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Cynefin 101

Cynefin is a sensemaking framework that helps teams conceptualize different types of problems and agree on how best to move forward. Cynefin posits five different problem domains, as visualized in the graphic. Since the latest revision of the framework, all five domains start with the letter “C.” Ordered Domains The two on the right (Clear […]

By Jaap Dekkinga Trent Hone

April 29, 2021

Cynefin is a sensemaking framework that helps teams conceptualize different types of problems and agree on how best to move forward. Cynefin posits five different problem domains, as visualized in the graphic. Since the latest revision of the framework, all five domains start with the letter “C.”

Ordered Domains

The two on the right (Clear and Complicated) are “ordered,” which means that the relationship between cause and effect is knowable and that outcomes are predictable.

Clear

Clear is the realm of best practice. Here, we can apply well-defined and “clear” solution approaches. We “sense, categorize, and respond.” Solving a jigsaw puzzle is a good example of this kind of challenge. For Clear problems, we follow standardized protocols and can use them to produce predictable results every time.

Complicated

Complicated is the domain of expertise. We can solve complicated problems by applying the right knowledge. A good example is a mechanic diagnosing and then fixing a “check engine” light in your car. For problems like these, seek out the right type of expert and allow them to use their training to “sense, analyze, and respond.”

Unordered Domains

The two domains on the left are “unordered.” That makes it much more difficult to understand the relationship between cause and effect. Sometimes, the level of interaction is too great for us to determine cause and effect accurately and we have to shift the problem to a new domain through our actions in order to make progress.

Complex

The Complex domain is where emergent self-organization occurs. No two situations are quite the same, experts will disagree, and parallel experimentation is necessary to learn more, so we “probe, sense, and respond.” Understanding the interaction of organisms in a rain forest ecosystem is a complex problem, which is why their study never ends.

Chaotic

Chaotic problems are emergency situations, like a fire or a disease pandemic. In those circumstances, it is important to act quickly and stabilize the system. Once the system is more stable, we can take stock and determine what to do next. We “act, sense, and respond.” Our action will usually create a more coherent situation with greater stability. We can then go through the act of sensemaking once more to determine how best to engage. It is likely the problem will have shifted to a new domain (often Complex).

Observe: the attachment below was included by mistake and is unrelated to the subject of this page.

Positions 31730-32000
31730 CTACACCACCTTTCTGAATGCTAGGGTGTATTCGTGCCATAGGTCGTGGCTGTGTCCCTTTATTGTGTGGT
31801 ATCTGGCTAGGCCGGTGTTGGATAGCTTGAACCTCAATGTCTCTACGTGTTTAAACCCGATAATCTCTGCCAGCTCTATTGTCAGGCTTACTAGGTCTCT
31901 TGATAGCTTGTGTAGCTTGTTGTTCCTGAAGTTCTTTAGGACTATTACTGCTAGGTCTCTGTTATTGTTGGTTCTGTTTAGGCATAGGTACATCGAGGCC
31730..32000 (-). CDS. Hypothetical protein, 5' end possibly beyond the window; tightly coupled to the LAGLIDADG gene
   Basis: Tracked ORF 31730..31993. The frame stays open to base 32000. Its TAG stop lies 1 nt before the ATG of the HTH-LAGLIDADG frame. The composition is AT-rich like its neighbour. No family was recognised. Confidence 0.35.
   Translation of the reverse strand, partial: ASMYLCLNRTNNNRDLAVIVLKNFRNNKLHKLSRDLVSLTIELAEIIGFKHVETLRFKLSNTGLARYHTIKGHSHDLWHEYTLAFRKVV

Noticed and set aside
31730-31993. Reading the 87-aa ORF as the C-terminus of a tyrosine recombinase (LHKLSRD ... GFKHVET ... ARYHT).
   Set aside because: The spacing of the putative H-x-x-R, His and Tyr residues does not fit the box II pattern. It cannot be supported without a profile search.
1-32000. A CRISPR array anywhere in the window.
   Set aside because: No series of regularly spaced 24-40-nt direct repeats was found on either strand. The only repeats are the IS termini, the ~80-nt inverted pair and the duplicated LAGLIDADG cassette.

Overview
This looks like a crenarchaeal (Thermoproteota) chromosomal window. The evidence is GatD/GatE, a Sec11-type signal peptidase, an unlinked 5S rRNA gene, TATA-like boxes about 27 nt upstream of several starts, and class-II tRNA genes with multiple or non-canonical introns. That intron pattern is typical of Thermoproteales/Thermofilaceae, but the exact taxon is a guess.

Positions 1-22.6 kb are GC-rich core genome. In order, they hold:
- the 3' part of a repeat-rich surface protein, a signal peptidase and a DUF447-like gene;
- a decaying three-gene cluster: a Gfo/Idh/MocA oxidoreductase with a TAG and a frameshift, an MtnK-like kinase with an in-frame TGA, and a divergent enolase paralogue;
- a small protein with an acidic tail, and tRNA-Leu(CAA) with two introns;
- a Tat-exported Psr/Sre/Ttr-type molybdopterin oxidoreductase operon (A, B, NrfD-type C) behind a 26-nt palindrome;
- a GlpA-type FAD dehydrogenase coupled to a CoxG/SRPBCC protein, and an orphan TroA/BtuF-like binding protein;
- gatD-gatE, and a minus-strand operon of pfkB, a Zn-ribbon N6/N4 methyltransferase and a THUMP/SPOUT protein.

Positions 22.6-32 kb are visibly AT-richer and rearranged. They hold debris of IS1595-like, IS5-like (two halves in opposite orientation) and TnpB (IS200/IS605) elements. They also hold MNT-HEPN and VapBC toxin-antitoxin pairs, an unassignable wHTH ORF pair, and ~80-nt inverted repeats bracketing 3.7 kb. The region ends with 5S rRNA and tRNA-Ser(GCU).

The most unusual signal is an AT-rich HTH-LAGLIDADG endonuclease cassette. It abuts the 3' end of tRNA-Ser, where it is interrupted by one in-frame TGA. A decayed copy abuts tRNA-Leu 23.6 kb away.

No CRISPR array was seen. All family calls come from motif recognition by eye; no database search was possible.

Confusion

The fifth domain is in the middle of the diagram. It is called Confusion and divided into two sections, “aporetic” and “confused.” Aporetic is an unresolved tension, uncertainty about which problem domain best applies. Sometimes, it is necessary to pass through this state to stimulate creative tension. Confused is more like a cognitive trap; when teams cannot get past their biases and past histories, they can find themselves in Confused.

Dynamics

Cynefin is a dynamic model. Problems move through the domains as our understanding changes. Development teams regularly cycle back and forth between Complex and Complicated as they probe design patterns and solution approaches, learn which ones best fit, and then execute on what they’ve learned. Sometimes a shallow dive into Chaos is useful for breaking old habits and looking at problems in new ways. Overly rigid constraints that make a problem seem Clear can fail catastrophically, pushing a system into chaos. Cynefin represents this danger with the tail at the bottom of the line separating Clear from Chaotic. It is a cliff, and overly complacent systems will fall over it and collapse into chaos.

Cynefin acknowledges these dynamics with liminal zones, represented in green on the diagram. The one between Chaotic and Complex is closed because it is temporary and requires energy to maintain. Systems naturally move from Chaotic to Complex unless constraints are held off. The liminal zone between Complex and Complicated is open because it is easier to move back and forth through it. Note that the liminal areas extend into Confused and encompass the aporetic section, identifying it as a transitional state.

Keep in mind that, with Cynefin, no domain is right or wrong. Each is a different model for how to view and approach problems. Some problems will fit into several different domains, depending on how we look at them. What matters is using the model to agree on how to move forward together.

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